A Cat’s Meow

In college, I wasn’t particularly fond of linguistics. Although I gladly admit, sociolinguistics was an exception. I really loved comparing cultural influences on language and vice versa. Politeness was my favorite topic and it still amazes me how perceptions differ even in the same language area. My second favorite topic has always been American slang. Today, I’m not particularly up-to-date and an excessive usage of words such as epic and awesome tickles my risble muscles. Like as a filler word on the other hand drives me up the walls. What I prefer is slang from bygone eras, from the 1930s through 50s to be exact. Words, abbreviations, euphemisms – they are my secret vice. Here’s a list of my favorite expressions and their meaning. You may be surprised how many words date back to the era of Jazz, screwball and noir.

1930s

  • Blow your wig – become very excited
  • Blinkers, peepers – eyes
  • smooth, sweet, swell – very good
  • Cats or alligators – fans of swing music
  • Curve – disappointment
  • Cute as a bug’s ear – very cute
  • Dead hoofer or cement mixer – bad dancer
  • Dick, shamus, gumshoe, flatfoot – detective
  • Dig – think hard or understand
  • Dollface – name for a woman when a man is pleading his case or apologizing
  • Hard boiled – tough
  • Honey cooler – a kiss
  • Hop, rag, jolly up, romp, wingding – dance or party
  • Pill – disagreeable person
  • Scrub – poor student
  • Shake a leg – hurry up
  • Whacky – crazy
  • What’s your story, morning glory? – What do you mean by that?
  • You and me both – I agree

Do you want to learn more about slang from the 1930s? Check these two websites here and here.

1940s

  • Above my pay grade – Don’t ask me
  • Bad news – Trouble.
  • Beat – Tired, exhausted.
  • Be-bop – A dance to fast big band jazz.
  • Blah – Apathetic, indifferent.
  • Blow a fuse – Lose your temper.
  • Bonkers – Crazy, insane.
  • Book – To register an arrest.
  • Brainchild – Someone’s creative idea
  • Doll dizzy – girl crazy
  • freak – A fanatic.
  • freebie – Something that costs nothing.
  • Gay – light-hearted or carefree
  • Gone with the wind – run off (with the money)
  • Hi sugar, are you rationed? – are you going steady?
  • hipster – A member of the counterculture of the 40s (Origin of ‘hippie’).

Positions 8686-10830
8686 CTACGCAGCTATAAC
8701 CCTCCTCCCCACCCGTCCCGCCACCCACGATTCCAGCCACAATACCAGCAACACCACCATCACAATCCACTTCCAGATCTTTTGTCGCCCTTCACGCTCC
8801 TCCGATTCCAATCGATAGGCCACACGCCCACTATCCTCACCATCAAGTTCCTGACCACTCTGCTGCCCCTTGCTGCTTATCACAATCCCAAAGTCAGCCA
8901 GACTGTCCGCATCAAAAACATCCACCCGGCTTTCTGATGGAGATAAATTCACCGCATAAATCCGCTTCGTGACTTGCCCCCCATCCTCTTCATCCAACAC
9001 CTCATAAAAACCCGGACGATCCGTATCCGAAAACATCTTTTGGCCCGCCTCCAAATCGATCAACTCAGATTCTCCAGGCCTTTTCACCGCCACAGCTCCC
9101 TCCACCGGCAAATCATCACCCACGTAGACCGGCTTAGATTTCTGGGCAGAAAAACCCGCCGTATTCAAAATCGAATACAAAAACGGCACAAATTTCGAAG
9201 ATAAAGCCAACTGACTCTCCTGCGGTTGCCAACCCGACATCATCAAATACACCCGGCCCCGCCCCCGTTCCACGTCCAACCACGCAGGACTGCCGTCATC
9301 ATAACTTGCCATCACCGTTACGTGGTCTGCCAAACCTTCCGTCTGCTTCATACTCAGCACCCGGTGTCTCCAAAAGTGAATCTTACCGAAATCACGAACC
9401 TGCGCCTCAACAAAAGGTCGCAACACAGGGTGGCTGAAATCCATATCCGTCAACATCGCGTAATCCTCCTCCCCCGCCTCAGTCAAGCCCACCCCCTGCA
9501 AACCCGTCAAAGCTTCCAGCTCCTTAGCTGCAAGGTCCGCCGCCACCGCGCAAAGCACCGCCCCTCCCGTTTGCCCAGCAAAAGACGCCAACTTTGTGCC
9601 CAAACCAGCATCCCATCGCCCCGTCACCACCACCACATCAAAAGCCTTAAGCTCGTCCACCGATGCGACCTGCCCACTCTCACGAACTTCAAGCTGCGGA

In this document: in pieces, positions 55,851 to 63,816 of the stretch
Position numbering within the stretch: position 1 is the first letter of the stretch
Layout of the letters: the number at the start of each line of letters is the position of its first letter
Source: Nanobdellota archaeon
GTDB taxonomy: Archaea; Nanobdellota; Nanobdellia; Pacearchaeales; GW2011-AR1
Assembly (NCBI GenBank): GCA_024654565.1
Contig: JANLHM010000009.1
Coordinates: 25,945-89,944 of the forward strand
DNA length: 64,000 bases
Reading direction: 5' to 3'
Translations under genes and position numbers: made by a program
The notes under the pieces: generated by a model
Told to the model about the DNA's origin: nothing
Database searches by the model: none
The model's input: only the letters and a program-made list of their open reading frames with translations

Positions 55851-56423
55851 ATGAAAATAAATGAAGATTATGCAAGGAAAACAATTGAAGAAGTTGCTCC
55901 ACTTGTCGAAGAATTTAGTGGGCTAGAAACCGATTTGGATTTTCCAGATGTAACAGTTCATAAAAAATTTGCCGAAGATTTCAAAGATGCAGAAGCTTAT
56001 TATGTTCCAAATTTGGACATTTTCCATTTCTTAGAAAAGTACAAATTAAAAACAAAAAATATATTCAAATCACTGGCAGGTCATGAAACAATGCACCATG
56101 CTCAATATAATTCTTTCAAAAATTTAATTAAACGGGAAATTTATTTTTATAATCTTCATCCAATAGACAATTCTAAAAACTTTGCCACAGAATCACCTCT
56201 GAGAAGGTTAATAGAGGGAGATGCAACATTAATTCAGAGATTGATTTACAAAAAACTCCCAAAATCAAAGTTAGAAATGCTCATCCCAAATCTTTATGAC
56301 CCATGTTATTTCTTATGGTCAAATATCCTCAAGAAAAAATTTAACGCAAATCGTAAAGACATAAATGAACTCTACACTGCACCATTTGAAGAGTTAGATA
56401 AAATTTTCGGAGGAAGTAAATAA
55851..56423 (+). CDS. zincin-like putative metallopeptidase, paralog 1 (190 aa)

• hitch – To marry
  • honey – An attractive female.
  • in the know – Knowledgeable, aware.
  • jitterbug – A dance to fast big band jazz.
  • knocked out – Asleep.
  • Let someone have it – To shoot someone.
  • line – An untrue story or statement.
  • lulu – Something excellent, outstanding.
  • make a pass – To flirt with, try to seduce.
  • nerve – Audacity.
  • Nice going! – Interjection of congratulations.
  • Old lady – Mother.
  • On the nose – Exactly.
  • Pain in the neck – Annoyance.
  • Pass the buck – pass responsibility for
  • Paw – Hand.
  • Peanuts – Little money.
  • Pennies from heaven – easy money
  • Pistol – A dynamic person.
  • Pull – Influence.
  • Sappy – Gullible, or overly sentimental.
  • Shut-eye – Sleep.
  • Smooch – To hug and kiss.
  • Snap your cap – get angry
  • Take a powder – To leave.
  • Unmentionables – Women’s underwear.
  • What’s buzzin’, cousin? – How’s it going?
  • What’s cooking? – What is going on?
  • What’s eating you? – What’s annoying or bothering you?
  • What’s up? – What is going on?
  • What of it? – What concern is it of yours?
  • Wrack your brain – Think hard.

1940s.org offers more information for anyone who’s interested in this particular period. And so does Nineteen40s.

1950s

  • Actor- show-off
  • ankle-biter – child
  • Are you writing a book?! – You are asking too many questions.
  • Back seat bingo – kissing in a car
  • Bad news – depressing person
  • Big Daddy – older person
  • big tickle – really funny
  • blast – a good time
  • bug – bother
  • cast an eyeball – to look
  • chrome-plated – dressed up
  • closet case – someone to be ashamed of
  • cloud 9 – really happy
  • Come on snake, let’s rattle! – May I have the next dance?
  • Committed – engaged to be married
  • cool – cool
  • D.D.T.: initials for “Drop Dead Twice”. The response: What, and look like you?
  • Dig – understand, approve
  • drag – a bore
  • earthbound – reliable
  • flick – a movie
  • flip-top – convertible
  • gig – work, job
  • give me five – let’s shake hands
  • go ape – get really mad or excited
  • hang – to hang out
  • heart – good teacher
  • I’ll clue you – I’ll tell you about it
  • ice it – tell someone to forget something
  • illumniations – good ideas, thoughts
  • keeper – parent
  • knuckle sandwich – a fist in the face
  • kookie – nuts, in the nicest possible way
  • Later, gator (See you later, alligator) – After a while, crocodile.
  • Make out – a kissing session
  • Meanwhile, back at the ranch
  • No sweat – no problem
  • Noweheresville – a boring place
  • on the hook – in love
  • paper shaker – cheerleader
  • party pooper
  • passion pit – drive-in movie theater
  • rattle your cage – get upset
  • razz my berries – impress me
  • real gone – very much in love
  • tight – good friends
  • word from the bird – the truth

Lists of slang terms from the 50s are also available online. You can find them here and here.

If you are looking for a specific word or meaning, you can also try your luck here. More general information about the history of slang is available on this site.

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